A few days ago I came across Jacob Falkovich’s “Predictable Identities” series, which introduced me to the concept of idiosyncrasy credits, or, better phrased for personal application, a “weirdness budget.”  The basic idea is that humans like predictability on a fundamental level, including in those they associate with.  To be able to predict someone requires that you be able to model them, and when trying to understand someone, it helps a lot to be like them.

There were several new ideas in here for me:

  •  The connection between difference and unpredictability:  the more different someone is from you, the less context you have about their life from shared experience, and the harder they are to model
  • The connection between unpredictability and aversion.
  • Explicitly modeling this as a continuous spectrum (credits) rather than an on/off switch

Survival Is The New Rebellion

Whatever you think of Trump’s actions in office, it remains that the prime piece arguing for his election in 2016, The Flight 93 Election, was a masterpiece:

…This is insane. This is the mark of a party, a society, a country, a people, a civilization, that wants to die. Trump, alone among candidates for high office in this or in the last seven (at least) cycles, has stood up to say: I want to live.

 


 

It is unavoidable:  the modern path leads toward suicide.  Whether the form is direct and immediate or elongated and minimized, it is no less real.

 

It’s high-status to commit suicide.  Oh the irony!  Because what are status instincts good for if not survival and reproduction?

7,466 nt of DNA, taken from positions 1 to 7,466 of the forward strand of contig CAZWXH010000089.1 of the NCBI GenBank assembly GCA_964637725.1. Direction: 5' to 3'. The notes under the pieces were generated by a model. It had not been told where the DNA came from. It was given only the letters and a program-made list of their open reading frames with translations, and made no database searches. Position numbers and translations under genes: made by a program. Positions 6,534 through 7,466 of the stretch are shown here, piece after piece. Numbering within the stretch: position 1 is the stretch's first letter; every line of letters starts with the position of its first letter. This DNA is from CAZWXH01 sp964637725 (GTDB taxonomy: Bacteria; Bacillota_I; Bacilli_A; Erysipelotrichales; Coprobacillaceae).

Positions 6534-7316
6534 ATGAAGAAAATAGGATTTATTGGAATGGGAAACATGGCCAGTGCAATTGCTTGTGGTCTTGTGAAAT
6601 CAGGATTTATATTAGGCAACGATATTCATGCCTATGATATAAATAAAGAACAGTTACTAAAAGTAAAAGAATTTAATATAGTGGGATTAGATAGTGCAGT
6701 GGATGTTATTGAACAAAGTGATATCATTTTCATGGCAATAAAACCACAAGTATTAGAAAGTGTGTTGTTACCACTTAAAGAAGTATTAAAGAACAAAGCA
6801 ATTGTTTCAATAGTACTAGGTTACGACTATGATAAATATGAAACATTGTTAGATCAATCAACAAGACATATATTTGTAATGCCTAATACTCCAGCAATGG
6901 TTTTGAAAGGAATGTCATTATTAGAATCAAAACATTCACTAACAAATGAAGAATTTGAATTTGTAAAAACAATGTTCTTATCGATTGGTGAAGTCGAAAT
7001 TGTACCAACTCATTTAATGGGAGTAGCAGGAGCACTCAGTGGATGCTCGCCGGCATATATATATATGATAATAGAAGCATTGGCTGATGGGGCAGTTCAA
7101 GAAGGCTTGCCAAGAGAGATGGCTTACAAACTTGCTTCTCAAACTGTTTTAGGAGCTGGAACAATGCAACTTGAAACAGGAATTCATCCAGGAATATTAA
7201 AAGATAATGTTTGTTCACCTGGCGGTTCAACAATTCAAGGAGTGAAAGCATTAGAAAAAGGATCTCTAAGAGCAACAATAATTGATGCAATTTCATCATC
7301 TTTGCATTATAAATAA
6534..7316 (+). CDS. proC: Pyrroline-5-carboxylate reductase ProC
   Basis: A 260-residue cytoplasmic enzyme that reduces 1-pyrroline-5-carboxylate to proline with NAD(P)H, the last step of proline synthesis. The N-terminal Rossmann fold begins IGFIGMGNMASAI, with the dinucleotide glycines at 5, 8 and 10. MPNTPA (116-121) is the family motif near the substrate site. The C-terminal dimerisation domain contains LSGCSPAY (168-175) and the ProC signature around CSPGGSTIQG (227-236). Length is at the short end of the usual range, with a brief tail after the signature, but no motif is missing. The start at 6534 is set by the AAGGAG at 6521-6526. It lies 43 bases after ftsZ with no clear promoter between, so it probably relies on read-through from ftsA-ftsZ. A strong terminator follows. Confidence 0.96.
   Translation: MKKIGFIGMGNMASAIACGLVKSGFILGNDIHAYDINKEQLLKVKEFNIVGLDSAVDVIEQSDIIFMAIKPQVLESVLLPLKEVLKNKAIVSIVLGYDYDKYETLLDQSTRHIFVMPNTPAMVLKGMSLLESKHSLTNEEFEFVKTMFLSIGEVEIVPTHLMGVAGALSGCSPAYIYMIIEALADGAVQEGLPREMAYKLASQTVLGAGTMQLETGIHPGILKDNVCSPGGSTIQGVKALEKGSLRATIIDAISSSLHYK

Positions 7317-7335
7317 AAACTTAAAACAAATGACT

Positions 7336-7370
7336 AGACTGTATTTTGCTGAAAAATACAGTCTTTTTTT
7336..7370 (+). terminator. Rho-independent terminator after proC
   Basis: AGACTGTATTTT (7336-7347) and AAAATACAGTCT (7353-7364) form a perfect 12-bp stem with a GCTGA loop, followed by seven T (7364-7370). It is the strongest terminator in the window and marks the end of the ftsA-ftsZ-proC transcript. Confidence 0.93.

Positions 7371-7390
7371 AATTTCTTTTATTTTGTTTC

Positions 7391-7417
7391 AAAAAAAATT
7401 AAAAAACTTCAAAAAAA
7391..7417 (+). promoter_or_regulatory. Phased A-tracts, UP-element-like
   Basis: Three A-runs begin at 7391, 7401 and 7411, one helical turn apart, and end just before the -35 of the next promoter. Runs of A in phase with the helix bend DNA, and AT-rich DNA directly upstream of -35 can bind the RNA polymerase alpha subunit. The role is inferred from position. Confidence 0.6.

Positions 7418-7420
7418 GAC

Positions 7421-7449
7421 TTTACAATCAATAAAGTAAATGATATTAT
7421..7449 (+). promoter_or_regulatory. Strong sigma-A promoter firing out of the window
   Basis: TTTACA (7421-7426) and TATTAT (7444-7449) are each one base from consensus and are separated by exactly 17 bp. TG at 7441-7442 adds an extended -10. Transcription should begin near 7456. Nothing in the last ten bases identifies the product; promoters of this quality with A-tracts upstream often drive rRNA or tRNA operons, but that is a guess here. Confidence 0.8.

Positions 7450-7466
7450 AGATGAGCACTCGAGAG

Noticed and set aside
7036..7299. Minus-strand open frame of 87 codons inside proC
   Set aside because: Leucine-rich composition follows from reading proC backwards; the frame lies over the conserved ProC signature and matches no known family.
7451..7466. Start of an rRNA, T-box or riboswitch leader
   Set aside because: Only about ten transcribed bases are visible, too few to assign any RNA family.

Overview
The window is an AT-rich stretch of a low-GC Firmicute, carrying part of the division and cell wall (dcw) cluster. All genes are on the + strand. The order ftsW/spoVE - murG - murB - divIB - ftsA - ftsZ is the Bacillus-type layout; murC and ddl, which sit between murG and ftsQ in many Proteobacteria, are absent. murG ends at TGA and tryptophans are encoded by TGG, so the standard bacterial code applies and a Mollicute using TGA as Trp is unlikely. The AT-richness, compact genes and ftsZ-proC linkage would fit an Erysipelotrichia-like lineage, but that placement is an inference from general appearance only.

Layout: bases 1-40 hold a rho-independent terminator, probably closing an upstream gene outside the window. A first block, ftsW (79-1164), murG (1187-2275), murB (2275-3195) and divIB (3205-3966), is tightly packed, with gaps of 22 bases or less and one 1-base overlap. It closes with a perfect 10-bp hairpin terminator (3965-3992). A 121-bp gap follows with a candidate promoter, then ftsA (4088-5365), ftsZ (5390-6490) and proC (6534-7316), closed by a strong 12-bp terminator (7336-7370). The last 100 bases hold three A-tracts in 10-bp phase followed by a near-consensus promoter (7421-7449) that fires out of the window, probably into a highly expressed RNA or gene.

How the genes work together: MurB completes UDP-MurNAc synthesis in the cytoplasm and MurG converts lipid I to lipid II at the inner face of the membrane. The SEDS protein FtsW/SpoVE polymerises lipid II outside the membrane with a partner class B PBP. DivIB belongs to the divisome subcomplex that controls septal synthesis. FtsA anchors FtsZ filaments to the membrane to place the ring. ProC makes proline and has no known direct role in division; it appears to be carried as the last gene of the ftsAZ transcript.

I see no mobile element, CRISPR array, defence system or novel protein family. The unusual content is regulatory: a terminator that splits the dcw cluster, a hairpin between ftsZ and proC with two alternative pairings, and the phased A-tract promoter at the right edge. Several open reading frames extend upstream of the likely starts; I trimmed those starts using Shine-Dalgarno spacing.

One way you can (unimaginably! and yet!) fail to notice this, that you can mistake seeping rot for graceful decline, is to be blind to the past.  “Yes, people die, so what?  Is that such a great loss?  The world got along fine without me before I was born, 18-70 years ago.”  No, this isn’t about you,  no one cares about you, except the people who do care about you, because they’re in the chain.  Your parents.  Their parents.  And your kids.  And their kids.  That’s what’s at stake here.

What if everyone was dying, and nobody said anything?

I don’t mean to freak everyone out.  If the Polish government can’t do that, why should I think I could?

No, I mean to freak you out.

My great-great-grandfather fought in WWI.  He survived.  My presence is proof of that.

What proof will there be of your survival?  Or will it be like you died in some trench?

This post is not meant to cause despair in those beyond hope.  Whatever the ailment, there is a remedy, now or in the eternities, for those who will take it.  (I suspect it will come disguised as work or obligation).

But for those in a position, now—you are in charge.  It doesn’t feel like it, but it’s true.  Uncoordinated power is not, and you can choose to be more self-coherent than the surroundings.  The culture doesn’t mean to kill you, because it can’t mean anything.  And if, nothing doubting, you hack away at the kudzu—repeatedly—and wave a flaming brand at the wolves, they’ll recoil, surprised—but they will learn, at least enough to stay away.  By far, the greatest obstacle is your own doubt and timidity.

 

Take whatever measures you need to.  “Bomb shelter mentality” would be an exaggeration, an overreaction—but is it, if the only difference is that the bomb is going off at a timescale greater than Netflix rotations?

Take care of yourselves out there.